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The Building of the Pacific Coast Highway

From Arch Cape to Manzanita, Oregon


A 1  Wesley Andrews    

                                                                                             

The panoramic view on the above is looking south along the Oregon coastline.  The picture was photographed in 1915 from the steep slopes of Neah-kah-nie Mountain by Wesley Andrews, a producer of scenic view postcards. This is one of the treacherous trails that took travelers on foot over the mountain, connecting the beach trails from Arch Cape on the north with the beach visible in the distance. The trails had been in use for centuries by native Clatsop, Chinook, and Tillamook Indians and their neighbors.

For coastal Indians, travel until the early 1800’s was either on foot or by canoe. Canoes were suitable for major rivers and tidal estuaries, such as that of the Nehalem River, visible in the distance in this photograph. However, sea-going canoes were not common along the Oregon Coast, with its crashing surf, high winds, and strong and often erratic tides and currents. South from the Columbia River, the beach was paralleled by a series of dunes, lakes, and connecting sluggish streams, and travel on foot or by canoe was possible as far as present-day Seaside. From there, travelers had to climb on foot over densely-timbered Tillamook Head to reach Cannon Beach, where a few more miles of sand led to Arch Cape.


A 2

  Old Road at Hug Point

 

South from Arch Cape, the trail led through timber and across wind-swept hillsides over Arch Cape, behind Cape Falcon, and finally along the treacherous face of Neah-kah-nie Mountain, “the terror of travelers,” as historical geographer Samuel Dicken put it. Composed of splintering shale, sandstone, and basalt, the 1,700-foot high headland has a western slope “as steep as the roof of a house and as it approaches the sea the slope breaks off in an almost vertical cliff, nearly 500 feet above the sea,” according to Dicken. The Indian foot trail, skirting the top of the cliff line to avoid climbing over even more loose rock, persisted well into the 20th century, gradually widened to permit horses and livestock to use the route. By 1915, it was possible to bring a horse and buggy over part of the route, as depicted in the photographs above and below.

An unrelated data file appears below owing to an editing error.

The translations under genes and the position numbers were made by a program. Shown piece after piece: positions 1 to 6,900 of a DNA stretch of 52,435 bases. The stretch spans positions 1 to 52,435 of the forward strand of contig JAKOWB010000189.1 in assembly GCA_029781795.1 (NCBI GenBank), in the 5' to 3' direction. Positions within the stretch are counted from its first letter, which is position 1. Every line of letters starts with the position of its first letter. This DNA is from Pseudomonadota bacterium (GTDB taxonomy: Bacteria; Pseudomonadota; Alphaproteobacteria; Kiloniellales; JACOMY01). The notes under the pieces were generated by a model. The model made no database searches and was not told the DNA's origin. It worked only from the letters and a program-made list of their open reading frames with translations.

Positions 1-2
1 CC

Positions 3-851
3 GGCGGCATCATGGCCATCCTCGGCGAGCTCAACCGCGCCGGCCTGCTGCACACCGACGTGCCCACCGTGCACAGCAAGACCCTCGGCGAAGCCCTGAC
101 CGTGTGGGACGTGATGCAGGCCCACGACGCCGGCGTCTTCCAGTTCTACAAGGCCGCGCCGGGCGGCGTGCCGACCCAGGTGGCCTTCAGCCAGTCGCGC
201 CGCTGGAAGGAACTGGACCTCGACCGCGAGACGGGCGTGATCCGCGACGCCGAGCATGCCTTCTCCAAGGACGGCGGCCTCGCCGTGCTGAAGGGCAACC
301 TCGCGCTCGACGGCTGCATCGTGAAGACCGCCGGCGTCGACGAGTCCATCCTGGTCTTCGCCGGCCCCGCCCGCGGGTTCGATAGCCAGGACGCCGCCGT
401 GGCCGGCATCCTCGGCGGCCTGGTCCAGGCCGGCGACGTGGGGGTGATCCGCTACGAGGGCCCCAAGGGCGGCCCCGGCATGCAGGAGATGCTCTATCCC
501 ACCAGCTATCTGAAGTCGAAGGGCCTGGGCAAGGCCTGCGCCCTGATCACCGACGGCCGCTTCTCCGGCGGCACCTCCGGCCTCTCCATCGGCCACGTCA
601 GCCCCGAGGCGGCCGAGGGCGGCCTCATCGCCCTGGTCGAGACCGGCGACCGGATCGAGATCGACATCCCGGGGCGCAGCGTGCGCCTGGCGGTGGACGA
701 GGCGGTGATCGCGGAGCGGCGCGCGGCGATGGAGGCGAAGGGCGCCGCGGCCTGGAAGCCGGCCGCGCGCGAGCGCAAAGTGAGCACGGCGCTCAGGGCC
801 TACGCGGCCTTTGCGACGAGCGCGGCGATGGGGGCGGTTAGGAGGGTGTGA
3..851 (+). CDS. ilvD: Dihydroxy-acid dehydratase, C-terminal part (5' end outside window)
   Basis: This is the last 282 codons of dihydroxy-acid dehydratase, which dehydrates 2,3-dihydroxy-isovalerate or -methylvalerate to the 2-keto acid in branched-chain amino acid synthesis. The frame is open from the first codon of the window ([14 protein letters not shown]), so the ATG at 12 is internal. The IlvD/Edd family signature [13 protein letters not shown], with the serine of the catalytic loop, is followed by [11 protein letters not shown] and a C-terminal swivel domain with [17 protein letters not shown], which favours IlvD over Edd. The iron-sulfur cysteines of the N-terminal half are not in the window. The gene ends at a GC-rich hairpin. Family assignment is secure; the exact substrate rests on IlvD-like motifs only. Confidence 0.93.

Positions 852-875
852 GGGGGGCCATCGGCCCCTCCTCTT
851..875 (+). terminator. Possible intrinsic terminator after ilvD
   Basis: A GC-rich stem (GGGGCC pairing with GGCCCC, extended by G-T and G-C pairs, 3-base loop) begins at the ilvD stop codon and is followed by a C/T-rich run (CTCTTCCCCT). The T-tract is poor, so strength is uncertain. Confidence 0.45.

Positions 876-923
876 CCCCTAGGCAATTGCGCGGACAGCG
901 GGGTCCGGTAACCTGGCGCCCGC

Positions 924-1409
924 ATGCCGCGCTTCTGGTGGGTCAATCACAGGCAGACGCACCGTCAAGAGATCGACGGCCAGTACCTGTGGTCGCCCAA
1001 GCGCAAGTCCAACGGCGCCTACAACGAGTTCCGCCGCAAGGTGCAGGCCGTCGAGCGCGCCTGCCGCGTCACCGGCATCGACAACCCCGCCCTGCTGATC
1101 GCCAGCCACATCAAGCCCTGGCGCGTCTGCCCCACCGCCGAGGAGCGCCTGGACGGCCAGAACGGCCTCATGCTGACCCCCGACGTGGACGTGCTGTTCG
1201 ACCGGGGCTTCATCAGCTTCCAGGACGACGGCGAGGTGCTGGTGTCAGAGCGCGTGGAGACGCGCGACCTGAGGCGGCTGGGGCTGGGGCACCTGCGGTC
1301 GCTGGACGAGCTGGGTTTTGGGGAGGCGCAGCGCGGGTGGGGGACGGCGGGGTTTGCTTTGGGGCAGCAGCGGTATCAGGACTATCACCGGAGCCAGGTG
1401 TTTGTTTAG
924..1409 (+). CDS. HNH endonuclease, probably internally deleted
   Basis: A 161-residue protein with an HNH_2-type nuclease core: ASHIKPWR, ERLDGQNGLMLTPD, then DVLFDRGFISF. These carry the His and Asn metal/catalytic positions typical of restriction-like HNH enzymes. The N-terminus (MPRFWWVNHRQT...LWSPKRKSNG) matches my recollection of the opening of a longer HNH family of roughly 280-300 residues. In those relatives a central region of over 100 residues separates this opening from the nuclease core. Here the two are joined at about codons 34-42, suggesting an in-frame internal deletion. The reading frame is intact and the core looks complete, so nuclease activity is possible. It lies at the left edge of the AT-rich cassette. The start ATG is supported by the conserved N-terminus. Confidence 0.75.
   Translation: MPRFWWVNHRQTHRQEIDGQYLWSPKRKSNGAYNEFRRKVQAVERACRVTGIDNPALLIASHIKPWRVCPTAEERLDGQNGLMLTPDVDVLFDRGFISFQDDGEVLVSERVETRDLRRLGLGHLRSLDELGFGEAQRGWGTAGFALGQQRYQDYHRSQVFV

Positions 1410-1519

A 3

A 4        A 8                        

The Oregon road builders had promised to make the area passable via automobiles to expand the home sites along the Oregon coast.  The legislators and highway department were intent on completing an Oregon coastal highway in the 1920’s and 1930’s; however, they found Neah-kah-nie Mountain to be among their most formidable obstacles to the completion of their vision.


A 5                    A 6


The coastal river mouths demanded the construction of a succession of immense bridges, a project that was completed in 1936. However, the coastal highway between Seaside and the Nehalem River still looped inland some dozen miles to the east around Onion Peak, thwarted by Neah-kah-nie Mountain. During the late 1930’s, a tunnel was blasted through the ridge of Arch Cape and high steel bridges were erected to span Arch Cape Creek, Short Sands Creek, and Necarney Creek. US Highway 101 was finally opened along the entire length of the Oregon coast in 1940.  The photograph below was soon after the tunnel opened to through traffic.


A 7 Boyer   


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